It's a fascinating, truly great film. I didn't get any sort of camp from it at all, though admittedly I've never been all that interested in looking for it. The other thing that I felt was way blown out of proportion is the gay subtext. Yeah, it's there to be sure, just look at the way Emma stares at Vienna, and look at the fetishistic costumes that both women wear. Still, this doesn't seem to me to be a huge point of the picture, and it's barely of note, hardly the secret focus of the film that many reviews I've read have made it out to be. Is it impossible for viewers to see a strong-willed, tomboyish female character without automatically making the assumption that she's a closet lesbian or rather, I suppose, bisexual? More than homosexual subtext, I simply see sexual subtext. Vienna instantly reduces every man she comes into contact with into, for lack of a better term, her bitch. Take the scene where the character named "Turkey" insists on proving that he's not a boy. Without spoiling the scene, I'll just say that he doesn't succeed.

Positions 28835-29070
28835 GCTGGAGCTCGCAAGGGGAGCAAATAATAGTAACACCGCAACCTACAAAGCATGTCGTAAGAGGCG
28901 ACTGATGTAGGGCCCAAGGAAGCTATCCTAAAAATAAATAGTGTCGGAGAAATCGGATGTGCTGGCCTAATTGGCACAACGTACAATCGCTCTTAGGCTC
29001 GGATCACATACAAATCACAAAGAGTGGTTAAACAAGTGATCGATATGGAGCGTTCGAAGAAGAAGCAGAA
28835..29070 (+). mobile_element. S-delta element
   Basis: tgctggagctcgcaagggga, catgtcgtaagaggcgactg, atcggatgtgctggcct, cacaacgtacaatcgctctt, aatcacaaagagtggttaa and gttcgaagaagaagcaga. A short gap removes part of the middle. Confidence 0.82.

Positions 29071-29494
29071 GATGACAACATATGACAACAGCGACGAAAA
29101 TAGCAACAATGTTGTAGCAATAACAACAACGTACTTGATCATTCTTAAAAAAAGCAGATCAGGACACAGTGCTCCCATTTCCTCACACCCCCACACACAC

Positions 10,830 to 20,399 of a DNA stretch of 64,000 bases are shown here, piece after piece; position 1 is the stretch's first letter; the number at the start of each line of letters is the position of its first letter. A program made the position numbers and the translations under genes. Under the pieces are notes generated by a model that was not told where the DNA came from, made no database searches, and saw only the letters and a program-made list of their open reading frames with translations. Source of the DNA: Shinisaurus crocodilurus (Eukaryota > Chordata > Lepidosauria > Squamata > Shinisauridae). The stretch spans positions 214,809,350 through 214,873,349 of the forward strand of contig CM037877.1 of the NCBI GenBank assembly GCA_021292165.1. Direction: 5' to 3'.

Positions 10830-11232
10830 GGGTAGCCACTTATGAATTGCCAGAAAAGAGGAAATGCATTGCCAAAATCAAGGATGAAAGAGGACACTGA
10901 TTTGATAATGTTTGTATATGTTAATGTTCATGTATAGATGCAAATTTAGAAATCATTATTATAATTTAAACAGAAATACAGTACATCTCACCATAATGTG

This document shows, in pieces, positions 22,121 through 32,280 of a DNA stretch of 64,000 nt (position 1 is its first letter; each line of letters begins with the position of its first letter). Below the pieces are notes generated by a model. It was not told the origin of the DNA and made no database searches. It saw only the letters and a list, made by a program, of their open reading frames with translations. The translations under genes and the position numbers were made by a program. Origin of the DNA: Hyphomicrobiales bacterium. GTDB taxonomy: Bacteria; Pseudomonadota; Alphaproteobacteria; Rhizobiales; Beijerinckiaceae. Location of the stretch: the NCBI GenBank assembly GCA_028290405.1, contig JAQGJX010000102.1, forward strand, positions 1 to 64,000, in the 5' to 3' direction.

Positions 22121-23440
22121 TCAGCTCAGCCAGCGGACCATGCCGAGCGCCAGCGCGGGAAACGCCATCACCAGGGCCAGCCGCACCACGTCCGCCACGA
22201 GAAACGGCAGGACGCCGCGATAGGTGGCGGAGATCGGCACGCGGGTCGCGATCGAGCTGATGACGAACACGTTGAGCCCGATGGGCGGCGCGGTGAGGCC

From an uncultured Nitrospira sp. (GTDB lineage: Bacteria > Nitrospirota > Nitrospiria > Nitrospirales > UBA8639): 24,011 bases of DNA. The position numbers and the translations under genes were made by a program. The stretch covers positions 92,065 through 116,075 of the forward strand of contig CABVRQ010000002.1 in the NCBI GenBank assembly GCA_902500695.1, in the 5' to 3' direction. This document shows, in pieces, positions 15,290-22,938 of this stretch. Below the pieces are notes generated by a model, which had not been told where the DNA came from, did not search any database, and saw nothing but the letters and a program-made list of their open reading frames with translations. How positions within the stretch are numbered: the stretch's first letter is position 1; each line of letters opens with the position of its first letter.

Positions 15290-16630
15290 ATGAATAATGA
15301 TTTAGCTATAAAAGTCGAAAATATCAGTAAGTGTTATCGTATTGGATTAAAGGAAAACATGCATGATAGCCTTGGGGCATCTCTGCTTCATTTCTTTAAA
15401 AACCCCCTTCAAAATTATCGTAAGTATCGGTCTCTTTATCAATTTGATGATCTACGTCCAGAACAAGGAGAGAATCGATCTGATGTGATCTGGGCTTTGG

Mostly, what I loved about this film was that it was one great scene after another. The first scene is like something out of Godard, it's about 45 minutes long and consists of seemingly real-time encounters, one after another, in Vienna's bar. My favorite scene takes place between Johnny and Vienna late at night. Listen to the dialogue and it's all very standard vaguely pulpy love-story stuff, "Lie to me. Tell me all these years you've waited..." What's so brilliant about the scene is that the sexual roles are reversed. It's Sterling Hayden's Johnny Guitar who delivers the lines that in any other film would be delivered by a helpless female character, and it's Joan Crawford's Vienna who contemptuously tells Johnny that she's never loved another like him. This is so simple that I can't believe I've never seen it done before, and it's also extremely powerful as a simple troubled-love scene, like something in a Douglas Sirk film.